Wedding Sermon for

Ruth Marshall & Christopher Freeze

January 4, 2014

Pastor Marshall, First Lutheran Church of West Seattle




Genesis 2:18, 21-24; Ephesians 5:21-33; Matthew 19:3-12


Our Lord himself ordained and honored and created…. marriage…. to be a… source of all other estates on earth…. For the householder, father or mother, must lay the foundation upon which all estates in the world, from the loftiest to the lowliest, are sustained. For this reason our Lord God has caused the marriage estate to be the wellspring of every gift that belongs to our life and existence…. [Married] people ought [therefore] to take comfort from the fact that God does not want to abandon them but is eager to overwhelm them with his blessing…

 [Martin Luther, Sermon on John 2 (1533), ed. E. Klug, Luther’s House Postils 1:240.]

In marriage,…. where fear of God and prayer are not added, irritations very early occur. From these originate hatred, quarrels,… and perpetual dissension…. [which make for] a very sad marriage…. [For indeed] the obstacles and perils in marriage are countless.

[Martin Luther, Lectures on Genesis 24 (1545),

Luther’s Works 4:226, 243, 264.]

I did not expect you

to stay married to

one man all your life,

no matter you were his wife.

I thought the pain was endless –

but the form existent,

as it is form,

and as such I loved it.

I loved you as well

even as you might tell,

giving evidence

as to how much was penitence.

[The Collected Poems of Robert Creeley 1945–1975

(Berkeley: University of California Press, 1982, 2006) p. 195.]


Grace and peace to you in the name of God the Father, Son, and Holy Spirit. Amen.

This is a great day today. And that is not only because it is the 11th day of Christmas, but also because on this day Ruth and Christopher are getting married! So we rightly gather in God’s house to thank him for their love and commitment to each other; to witness the vows they will make to each other; and to hear God’s holy Word and pray for strength that they may keep their vows until death parts them.

But why do we gather here to do all of this? The numbers are growing of those who suppose that these rites are passé – or even worse! And there are those who imagine that church weddings are incoherent and without any good sense. So why do we mark Ruth and Christopher’s life together with these vows, prayers, readings, and my comments?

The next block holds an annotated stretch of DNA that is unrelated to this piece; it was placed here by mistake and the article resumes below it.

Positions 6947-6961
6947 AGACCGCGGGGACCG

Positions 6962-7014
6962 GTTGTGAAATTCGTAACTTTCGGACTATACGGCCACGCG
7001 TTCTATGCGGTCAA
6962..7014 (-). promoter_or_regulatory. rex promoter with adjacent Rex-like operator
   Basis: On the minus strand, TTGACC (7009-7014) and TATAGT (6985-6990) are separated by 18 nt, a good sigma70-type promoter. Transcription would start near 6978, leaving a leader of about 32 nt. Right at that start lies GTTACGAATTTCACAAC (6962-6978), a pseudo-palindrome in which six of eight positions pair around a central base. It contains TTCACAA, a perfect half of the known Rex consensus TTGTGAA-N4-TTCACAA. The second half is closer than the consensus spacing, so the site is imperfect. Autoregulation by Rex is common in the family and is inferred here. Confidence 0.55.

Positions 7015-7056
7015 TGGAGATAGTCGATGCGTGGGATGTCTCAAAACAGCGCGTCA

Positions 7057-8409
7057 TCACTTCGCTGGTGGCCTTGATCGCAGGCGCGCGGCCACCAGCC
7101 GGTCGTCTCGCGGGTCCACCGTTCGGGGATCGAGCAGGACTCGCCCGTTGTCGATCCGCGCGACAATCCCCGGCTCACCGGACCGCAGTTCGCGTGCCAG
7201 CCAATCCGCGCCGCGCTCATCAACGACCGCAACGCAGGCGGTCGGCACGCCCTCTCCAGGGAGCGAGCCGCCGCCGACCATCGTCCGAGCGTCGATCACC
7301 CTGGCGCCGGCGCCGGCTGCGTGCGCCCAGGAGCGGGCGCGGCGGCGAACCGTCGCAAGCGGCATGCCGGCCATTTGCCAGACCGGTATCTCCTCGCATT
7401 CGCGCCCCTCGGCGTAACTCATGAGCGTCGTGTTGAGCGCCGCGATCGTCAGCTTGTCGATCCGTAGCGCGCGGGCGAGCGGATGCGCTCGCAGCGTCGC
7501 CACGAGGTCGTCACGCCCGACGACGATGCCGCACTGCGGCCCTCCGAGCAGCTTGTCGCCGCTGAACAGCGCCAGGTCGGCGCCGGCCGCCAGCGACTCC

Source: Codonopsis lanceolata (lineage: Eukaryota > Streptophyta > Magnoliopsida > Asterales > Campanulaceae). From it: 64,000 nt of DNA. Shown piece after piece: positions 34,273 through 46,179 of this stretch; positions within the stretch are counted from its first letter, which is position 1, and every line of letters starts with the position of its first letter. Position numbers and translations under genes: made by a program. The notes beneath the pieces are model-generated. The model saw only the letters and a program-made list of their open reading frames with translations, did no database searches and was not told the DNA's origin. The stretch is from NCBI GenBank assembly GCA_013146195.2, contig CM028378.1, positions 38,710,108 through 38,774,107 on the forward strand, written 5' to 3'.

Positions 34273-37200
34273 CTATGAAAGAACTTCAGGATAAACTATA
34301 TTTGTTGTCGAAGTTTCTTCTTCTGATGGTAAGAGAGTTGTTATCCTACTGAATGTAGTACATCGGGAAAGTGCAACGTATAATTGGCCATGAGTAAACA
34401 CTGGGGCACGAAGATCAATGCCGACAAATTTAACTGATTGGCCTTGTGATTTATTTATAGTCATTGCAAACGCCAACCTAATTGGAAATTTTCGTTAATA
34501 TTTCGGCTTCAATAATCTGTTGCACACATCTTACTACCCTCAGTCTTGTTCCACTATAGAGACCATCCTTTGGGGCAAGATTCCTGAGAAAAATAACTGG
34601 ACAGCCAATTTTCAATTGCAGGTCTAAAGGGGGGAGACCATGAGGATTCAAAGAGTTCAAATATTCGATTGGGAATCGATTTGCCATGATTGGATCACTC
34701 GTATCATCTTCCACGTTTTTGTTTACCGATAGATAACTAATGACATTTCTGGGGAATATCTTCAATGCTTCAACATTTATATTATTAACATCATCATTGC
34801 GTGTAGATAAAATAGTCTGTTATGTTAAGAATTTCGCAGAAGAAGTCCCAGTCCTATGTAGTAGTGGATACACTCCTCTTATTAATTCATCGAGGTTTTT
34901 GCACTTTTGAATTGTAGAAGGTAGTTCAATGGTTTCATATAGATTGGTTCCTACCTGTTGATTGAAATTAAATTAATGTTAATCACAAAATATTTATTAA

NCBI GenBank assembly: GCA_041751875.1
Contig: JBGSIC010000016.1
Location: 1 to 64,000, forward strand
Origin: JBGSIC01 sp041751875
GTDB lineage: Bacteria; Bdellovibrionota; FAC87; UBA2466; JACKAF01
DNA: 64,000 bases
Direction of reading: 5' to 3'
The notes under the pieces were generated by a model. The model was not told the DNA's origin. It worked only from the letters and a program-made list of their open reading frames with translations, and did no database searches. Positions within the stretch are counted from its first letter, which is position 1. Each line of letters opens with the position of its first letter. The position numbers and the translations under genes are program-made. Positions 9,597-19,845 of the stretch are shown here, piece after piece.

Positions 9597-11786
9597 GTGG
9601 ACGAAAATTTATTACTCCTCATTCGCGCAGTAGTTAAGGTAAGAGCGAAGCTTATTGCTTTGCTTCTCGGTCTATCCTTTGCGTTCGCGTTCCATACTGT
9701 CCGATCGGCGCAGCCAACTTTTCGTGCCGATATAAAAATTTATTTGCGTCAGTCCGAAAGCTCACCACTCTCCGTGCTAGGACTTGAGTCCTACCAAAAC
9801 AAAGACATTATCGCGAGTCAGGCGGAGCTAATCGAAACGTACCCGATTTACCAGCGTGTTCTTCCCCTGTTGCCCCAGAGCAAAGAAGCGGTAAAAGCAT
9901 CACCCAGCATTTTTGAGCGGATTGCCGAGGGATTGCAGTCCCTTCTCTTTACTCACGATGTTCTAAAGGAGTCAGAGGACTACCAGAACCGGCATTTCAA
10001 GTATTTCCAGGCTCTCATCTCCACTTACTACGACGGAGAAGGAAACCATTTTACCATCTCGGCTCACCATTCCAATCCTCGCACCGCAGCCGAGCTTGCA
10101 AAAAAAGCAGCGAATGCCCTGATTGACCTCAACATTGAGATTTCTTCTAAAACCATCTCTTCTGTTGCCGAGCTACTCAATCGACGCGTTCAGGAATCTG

Well, first we do so because we believe that their love and commitment to each other is good and holy and deserves commensurate praise. Therefore we thank God for their love and commitment – believing that every good and perfect gift comes down from above, from God himself (James 1:17). And we also believe that this married life is a “fitting” life, as Genesis 2:18 says, having been embedded into the very structure of creation itself. As such, Martin Luther goes on to add that many of the other blessings of life flow directly from this primary relationship between a husband and a wife (Luther’s House Postils 1:240).

And we also do this because we know – confusing to some, I might add – that the goodness of marriage doesn’t make it easy. Witness the vows themselves – where the two promise not to wreck their life together, not to squander their love and commitment. For this can happen – and does. So Jesus opposes the bitterness of divorce in our Matthew 19 reading, and Luther balances his praise of marriage with a realistic note on the many ways that marriage can go haywire (Luther’s Works 4:226, 243, 264). Therefore the bride and groom make their vows to each other – under public pressure and scrutiny, both temporal and eternal. And this pressure is for the binding the two together – more than they already are by their already existing love and commitment. This is the form or structure of marriage – the nuptial vow-making – that the American poet, Robert Creeley, addresses in his wonderful poem on marriage, which ends with the off-beat rhyming words – evidence and penitence [The Collected Poems 1945-1975 (1982, 2006) p. 195]. This is what the vows are designed to do, the form of marriage, if you will – to bring us to penitence by saying we’re sorry in order to correct us, pull us back, resolve our differences, as best we can, and then keep us married. I like that poem. It’s short, memorable, and salutary. And it ends, in full, this way: